The problem with Method 2 is that there is no safe way (at least that I know of) which could test whether an expression is immutable (assuming it is more complex than an atom; Mr.Wizard offered a step function, but I failed to apply it to this case), consistent, has no side effects and is cheap to evaluate. OwnValues unfortunately does not store how a symbol was set (using Set or SetDelayed) thus one cannot easily exclude symbols that are unsafe to re-evaluate.

Questions

How to measure the bytesize of the value of a "nonstatic" symbol (g) that should not be re-evaluated? Is there a method to ascertain whether an expression can be safely evaluated? Is there a method to safely check whether an expression is immutable? Is there a method to safely check whether an expression is consistent, has no side effects and is cheap to evaluate?

I found the following posts extremely useful:

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I am afraid you can't generally measure the memory requirements etc. for delayed definitions, because for them the creation of corresponding values happens only at run-time. –  Leonid Shifrin Jun 11 '13 at 14:35
    
@Leonid Yes, I got to the same conclusion, but then how can one exclude delayed definitions? –  István Zachar Jun 11 '13 at 14:50
    
You can't. It is a trade-off. If you want to delay some evaluation until run-time, you have to use delayed definitions. If it is the code you write yourself, you can avoid definitions like var:= stuff, and write var[]:=stuff instead - but you have to be consistent with this. If this is someone else's code, you can't do much without developing some sophisticated code analysis tools which would to some extent reconstruct the stronger type system. But even then, things like memory requirements are hard to automatically extract, they can easily be data-dependent (and usually are). –  Leonid Shifrin Jun 11 '13 at 15:11
    
Or you can precompute some stuff and keep it in memory - then you will spend memory but will be able to see how much memory is needed without further evaluation. But in a way this destroys the purpose. –  Leonid Shifrin Jun 11 '13 at 15:13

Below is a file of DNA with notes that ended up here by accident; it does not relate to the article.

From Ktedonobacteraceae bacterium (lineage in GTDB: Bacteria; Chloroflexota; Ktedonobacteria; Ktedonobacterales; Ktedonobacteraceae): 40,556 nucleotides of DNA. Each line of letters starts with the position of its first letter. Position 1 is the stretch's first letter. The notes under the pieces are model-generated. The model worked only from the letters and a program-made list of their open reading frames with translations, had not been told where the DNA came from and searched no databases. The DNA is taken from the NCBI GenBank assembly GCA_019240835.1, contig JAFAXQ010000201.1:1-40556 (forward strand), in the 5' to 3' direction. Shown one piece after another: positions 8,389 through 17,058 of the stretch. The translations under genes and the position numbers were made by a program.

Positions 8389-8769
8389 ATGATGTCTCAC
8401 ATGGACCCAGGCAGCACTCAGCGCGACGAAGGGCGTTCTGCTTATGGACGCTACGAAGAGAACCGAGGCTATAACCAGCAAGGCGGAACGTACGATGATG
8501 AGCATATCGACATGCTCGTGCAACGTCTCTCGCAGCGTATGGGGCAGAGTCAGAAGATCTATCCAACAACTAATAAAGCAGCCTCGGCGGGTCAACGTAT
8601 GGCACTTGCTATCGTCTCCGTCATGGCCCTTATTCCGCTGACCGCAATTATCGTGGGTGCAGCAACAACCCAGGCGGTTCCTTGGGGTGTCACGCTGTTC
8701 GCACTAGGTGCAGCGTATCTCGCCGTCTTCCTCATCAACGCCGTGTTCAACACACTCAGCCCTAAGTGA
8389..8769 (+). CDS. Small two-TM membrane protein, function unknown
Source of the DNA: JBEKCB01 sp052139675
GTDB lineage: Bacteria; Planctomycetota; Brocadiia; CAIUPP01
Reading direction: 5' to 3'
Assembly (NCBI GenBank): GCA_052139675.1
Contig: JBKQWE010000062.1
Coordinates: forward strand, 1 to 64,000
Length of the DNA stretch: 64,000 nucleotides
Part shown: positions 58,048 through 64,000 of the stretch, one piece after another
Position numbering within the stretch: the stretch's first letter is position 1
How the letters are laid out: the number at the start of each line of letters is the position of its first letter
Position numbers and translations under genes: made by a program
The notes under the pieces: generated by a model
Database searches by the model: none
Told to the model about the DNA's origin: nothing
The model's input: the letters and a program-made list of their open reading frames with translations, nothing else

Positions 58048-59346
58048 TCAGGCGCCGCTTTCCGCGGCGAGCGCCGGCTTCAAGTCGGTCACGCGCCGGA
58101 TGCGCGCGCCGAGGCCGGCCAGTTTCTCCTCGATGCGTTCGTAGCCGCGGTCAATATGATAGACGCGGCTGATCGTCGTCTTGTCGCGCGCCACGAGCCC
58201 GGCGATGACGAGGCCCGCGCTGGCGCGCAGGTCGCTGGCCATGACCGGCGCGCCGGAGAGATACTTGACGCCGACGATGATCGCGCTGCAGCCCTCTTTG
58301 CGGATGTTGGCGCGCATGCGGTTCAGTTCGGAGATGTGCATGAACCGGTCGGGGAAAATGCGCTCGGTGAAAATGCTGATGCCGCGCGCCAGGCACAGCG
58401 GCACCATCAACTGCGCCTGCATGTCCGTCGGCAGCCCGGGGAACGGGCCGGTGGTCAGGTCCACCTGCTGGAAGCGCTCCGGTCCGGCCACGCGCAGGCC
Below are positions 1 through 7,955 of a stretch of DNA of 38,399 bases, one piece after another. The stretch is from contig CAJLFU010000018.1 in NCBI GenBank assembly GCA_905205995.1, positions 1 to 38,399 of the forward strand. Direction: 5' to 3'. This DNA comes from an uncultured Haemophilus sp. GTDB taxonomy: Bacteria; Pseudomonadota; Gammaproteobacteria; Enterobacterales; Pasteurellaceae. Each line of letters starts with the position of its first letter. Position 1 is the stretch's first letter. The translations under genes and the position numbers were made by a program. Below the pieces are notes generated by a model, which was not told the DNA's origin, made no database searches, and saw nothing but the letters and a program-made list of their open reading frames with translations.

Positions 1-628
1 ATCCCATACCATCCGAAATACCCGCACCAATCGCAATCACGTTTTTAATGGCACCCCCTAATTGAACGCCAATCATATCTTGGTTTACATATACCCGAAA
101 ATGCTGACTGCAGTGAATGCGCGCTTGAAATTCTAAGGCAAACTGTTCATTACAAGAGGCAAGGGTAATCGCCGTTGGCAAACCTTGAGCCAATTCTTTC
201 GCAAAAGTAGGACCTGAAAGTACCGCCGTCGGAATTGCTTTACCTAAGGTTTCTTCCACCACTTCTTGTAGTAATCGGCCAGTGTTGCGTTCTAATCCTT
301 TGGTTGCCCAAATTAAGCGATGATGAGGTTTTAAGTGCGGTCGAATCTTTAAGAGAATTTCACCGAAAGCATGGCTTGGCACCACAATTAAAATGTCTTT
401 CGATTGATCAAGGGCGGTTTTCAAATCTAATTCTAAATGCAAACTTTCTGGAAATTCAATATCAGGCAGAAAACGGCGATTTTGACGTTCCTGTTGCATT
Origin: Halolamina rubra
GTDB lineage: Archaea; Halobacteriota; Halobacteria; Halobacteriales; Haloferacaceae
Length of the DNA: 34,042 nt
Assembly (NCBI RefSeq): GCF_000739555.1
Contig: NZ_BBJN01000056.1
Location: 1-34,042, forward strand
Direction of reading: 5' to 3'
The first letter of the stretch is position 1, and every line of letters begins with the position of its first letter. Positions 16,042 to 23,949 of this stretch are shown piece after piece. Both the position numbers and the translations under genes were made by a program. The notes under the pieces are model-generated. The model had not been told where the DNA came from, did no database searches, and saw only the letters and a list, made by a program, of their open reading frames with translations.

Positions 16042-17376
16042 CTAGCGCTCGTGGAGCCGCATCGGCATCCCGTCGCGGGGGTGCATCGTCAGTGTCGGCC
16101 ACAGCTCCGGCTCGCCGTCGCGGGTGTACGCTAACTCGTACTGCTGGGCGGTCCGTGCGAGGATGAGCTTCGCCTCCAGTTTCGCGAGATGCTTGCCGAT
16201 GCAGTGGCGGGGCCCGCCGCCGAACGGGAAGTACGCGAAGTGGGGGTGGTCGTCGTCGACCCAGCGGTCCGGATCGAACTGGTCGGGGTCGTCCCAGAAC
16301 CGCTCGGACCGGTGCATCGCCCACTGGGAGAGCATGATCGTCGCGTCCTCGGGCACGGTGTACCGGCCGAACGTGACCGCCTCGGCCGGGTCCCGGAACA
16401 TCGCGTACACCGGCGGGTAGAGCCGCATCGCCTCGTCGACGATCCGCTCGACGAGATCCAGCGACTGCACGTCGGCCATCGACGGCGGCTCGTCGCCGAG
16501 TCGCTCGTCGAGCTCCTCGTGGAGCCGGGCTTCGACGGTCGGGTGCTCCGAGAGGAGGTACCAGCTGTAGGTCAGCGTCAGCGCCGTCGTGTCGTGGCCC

@Leonid If you edit your comments into an answer I'll be glad to accept it (per rm-rf's recent manifesto about decreasing number of unanswered Q-s). –  István Zachar Jan 10 at 11:12

1 Answer 1

up vote 2 down vote accepted

As far as I can tell, in general there is no way to do what you want. One can't generally measure the memory requirements etc. for delayed definitions, because for them the creation of corresponding values happens only at run-time. OTOH, you can't really exclude the delayed definitions, particularly when dealing with the code of others.

It is a trade-off. If you want to delay some evaluation until run-time, you have to use delayed definitions. If it is the code you write yourself, you can avoid definitions like

var:= stuff, 

and write

var[]:=stuff 

instead - but you have to be consistent with this. If this is someone else's code, you can't do much without developing some sophisticated code analysis tools which would to some extent reconstruct the stronger type system. But even then, things like memory requirements are hard to automatically extract, they can easily be data-dependent (and usually are).

Or you can precompute some stuff and keep it in memory - then you will spend memory but will be able to see how much memory is needed without further evaluation. But in a way this destroys the purpose.